Individual deals now give US airlines an unfair advantaage

The European Commission (EC) is expected to strip European Union (EU) member states of the power to negotiate bilateral aviation treaties with non-EU states, after the European Court of Justice's advocate general issued a statement favouring the Commission's case that such agreements contravene EU law.

Following the statement, the court said that no date for a final ruling on the case had been set, but the EC anticipates a decision within six months. The Court has followed the advocate general's opinion in 80% of cases in the past, and there is no appeal from its decision.

In what could become the biggest shake-up in airline regulating history, the Commission, supported by the advocate general, argues that bilateral agreements break European law by failing to treat all European carriers equally. For example, the German-US agreement excludes non-German EU carriers from Berlin's bilateral aviation treaty with Washington.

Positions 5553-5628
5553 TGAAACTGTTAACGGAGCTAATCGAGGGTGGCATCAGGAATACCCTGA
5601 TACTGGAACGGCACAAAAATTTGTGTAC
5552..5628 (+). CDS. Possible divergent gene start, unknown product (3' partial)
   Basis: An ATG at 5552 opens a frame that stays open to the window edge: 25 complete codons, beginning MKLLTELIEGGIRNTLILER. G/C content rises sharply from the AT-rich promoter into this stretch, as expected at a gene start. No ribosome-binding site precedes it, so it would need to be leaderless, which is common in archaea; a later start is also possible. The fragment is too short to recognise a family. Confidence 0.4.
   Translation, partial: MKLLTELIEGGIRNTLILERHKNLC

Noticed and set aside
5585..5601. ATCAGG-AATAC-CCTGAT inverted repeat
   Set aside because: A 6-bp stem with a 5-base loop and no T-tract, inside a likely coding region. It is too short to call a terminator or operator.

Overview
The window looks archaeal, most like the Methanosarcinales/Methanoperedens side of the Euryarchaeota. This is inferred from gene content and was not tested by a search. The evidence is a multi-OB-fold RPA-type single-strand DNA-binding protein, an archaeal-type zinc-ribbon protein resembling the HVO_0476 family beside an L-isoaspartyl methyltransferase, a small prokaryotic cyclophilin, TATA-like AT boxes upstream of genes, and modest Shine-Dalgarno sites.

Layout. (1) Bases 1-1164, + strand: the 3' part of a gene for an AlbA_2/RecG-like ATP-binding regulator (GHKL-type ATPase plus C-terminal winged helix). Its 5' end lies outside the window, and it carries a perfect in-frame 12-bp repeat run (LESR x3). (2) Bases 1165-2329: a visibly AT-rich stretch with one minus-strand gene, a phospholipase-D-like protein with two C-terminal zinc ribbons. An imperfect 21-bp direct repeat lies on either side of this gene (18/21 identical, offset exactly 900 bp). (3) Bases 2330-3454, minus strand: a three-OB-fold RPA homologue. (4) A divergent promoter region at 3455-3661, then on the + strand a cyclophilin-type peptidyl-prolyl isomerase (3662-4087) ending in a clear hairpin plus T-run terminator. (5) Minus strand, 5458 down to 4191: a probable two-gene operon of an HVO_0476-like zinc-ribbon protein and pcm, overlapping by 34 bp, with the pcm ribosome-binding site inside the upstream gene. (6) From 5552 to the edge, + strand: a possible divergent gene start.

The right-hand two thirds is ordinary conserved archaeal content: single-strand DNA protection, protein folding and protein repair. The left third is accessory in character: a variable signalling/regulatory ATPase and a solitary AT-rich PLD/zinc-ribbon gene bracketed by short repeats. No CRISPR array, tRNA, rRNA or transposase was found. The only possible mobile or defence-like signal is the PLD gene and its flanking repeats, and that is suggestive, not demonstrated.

The result of the USA being able to make individual treaties, says the EC, is that US airlines can fly from any point in the USA to anywhere in the EU where an open skies deal has been struck, but EU airlines may fly only from their registered home nation to the USA, giving US airlines an unfair advantage.

The Commission challenged eight countries' bilateral agreements with the USA, including Germany and the UK, in the original case in 1998. The Commission has also filed similar cases against France, Italy, the Netherlands and Portugal, although these suits have not yet reached the Court.

The Court's decision would effectively freeze the status quo - no further bilaterals could be signed. Meanwhile the Commission would start talks with the USA on a Europe-wide deal. These talks, many believe, could take up to 10 years. Bilateral negotiations with other countries would also be affected.

Meanwhile, the existing network of bilaterals would be vulnerable to legal challenge. The Commission suggests that, for example, British Airways would have a good chance of suing Lufthansa to obtain equal landing rights at Frankfurt - the resulting outbreak of lawsuits across Europe, it says, would certainly be "a difficult situation".

Source: Flight International